While both Liberals and Conservatives must shoulder blame for the ongoing shortfall in funding, it has left hospitals few options over the past two decades. “In 2006, a reinvigorated Conservative Party led by Stephen Harper was elected. A staunch opponent of universal medicare, Harper utterly failed to monitor provincial compliance with the Canada Health Act and rejected a renewal of the Health Accord. Instead, the federal government unveiled a new funding formula in 2012 that continued the automatic, unconditional annual 6% increase in cash transfers to the provinces for health, but only until 2016–17. Thereafter, transfers were slated to grow by 3.9% annually, well below the 5.1% annual increase expected in provincial and territorial spending. These cuts are slated to reduce the federal share of expenditures from 20.4% to 18.6% by 2025, cutting federal transfers by an estimated $36 billion over the first 10 years.”   The Liberals who followed have not done much to improve the situation.

Link here for an explanation of the funding history: “20 years later: How corporations took over Canada’s health care system”

2. Protecting the Canada Health Act

During the current election campaign, the three leading parties have pledged a substantial infusion of money into the public system in amounts ranging to $60 billion. A large part of this funding would be in transfers to the Provinces. Only one party, the Conservatives, have refused to state whether they would protect the Canada Health Act. This left open the question of whether they would leave open a path to privatization. The Conservative government in Alberta have already made clear they want to cut back on the private system. In this process, only a change to an NDP Provincial government or intervention by the Federal government could hold the line on the public system.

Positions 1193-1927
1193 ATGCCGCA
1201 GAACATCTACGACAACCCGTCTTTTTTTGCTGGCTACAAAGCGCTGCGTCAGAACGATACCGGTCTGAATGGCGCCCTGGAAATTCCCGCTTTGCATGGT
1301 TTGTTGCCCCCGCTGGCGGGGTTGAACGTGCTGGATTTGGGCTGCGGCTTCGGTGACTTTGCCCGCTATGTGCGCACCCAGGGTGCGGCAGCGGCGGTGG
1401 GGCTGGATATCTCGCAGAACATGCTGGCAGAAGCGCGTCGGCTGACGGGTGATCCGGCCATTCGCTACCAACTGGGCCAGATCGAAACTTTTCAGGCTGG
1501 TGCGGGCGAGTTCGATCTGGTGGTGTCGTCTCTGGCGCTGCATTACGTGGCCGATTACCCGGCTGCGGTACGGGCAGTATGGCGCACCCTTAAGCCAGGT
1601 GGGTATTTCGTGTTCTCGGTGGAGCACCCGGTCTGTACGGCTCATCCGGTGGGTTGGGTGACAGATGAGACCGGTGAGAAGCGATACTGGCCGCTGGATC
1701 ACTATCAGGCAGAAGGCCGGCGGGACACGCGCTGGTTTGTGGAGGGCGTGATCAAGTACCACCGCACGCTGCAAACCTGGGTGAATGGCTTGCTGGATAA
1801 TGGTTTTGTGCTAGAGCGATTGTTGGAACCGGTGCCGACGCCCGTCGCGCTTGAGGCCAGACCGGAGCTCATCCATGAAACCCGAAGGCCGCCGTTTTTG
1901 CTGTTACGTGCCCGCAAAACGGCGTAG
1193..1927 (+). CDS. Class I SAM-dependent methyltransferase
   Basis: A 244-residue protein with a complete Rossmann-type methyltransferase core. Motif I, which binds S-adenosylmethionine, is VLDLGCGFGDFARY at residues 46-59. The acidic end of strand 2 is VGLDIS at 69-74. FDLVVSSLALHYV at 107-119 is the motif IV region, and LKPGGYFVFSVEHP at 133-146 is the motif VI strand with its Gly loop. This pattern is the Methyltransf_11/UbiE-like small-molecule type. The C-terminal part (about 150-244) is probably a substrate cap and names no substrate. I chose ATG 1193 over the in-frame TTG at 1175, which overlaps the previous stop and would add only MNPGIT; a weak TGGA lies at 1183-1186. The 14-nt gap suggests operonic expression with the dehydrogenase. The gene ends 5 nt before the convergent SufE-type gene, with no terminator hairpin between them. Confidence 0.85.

Following is a summary of federal responsibility to enforce the Act along with an organizational chart.

“The Canada Health Act is Canada’s federal legislation for publicly funded health care insurance.” The Act sets the primary objective of Canadian health care policy, which is to, “protect, promote and restore the physical and mental well-being of residents of Canada and to facilitate reasonable access to health services without financial or other barriers. The CHA establishes criteria and conditions related to insured health services and extended health care services that the provinces and territories must fulfill to receive the full federal cash contribution under the Canada Health Transfer (CHT). The aim of the CHA was to ensure that all eligible residents of Canada have reasonable access to insured health services on a prepaid basis, without direct charges at the point of service for such services.”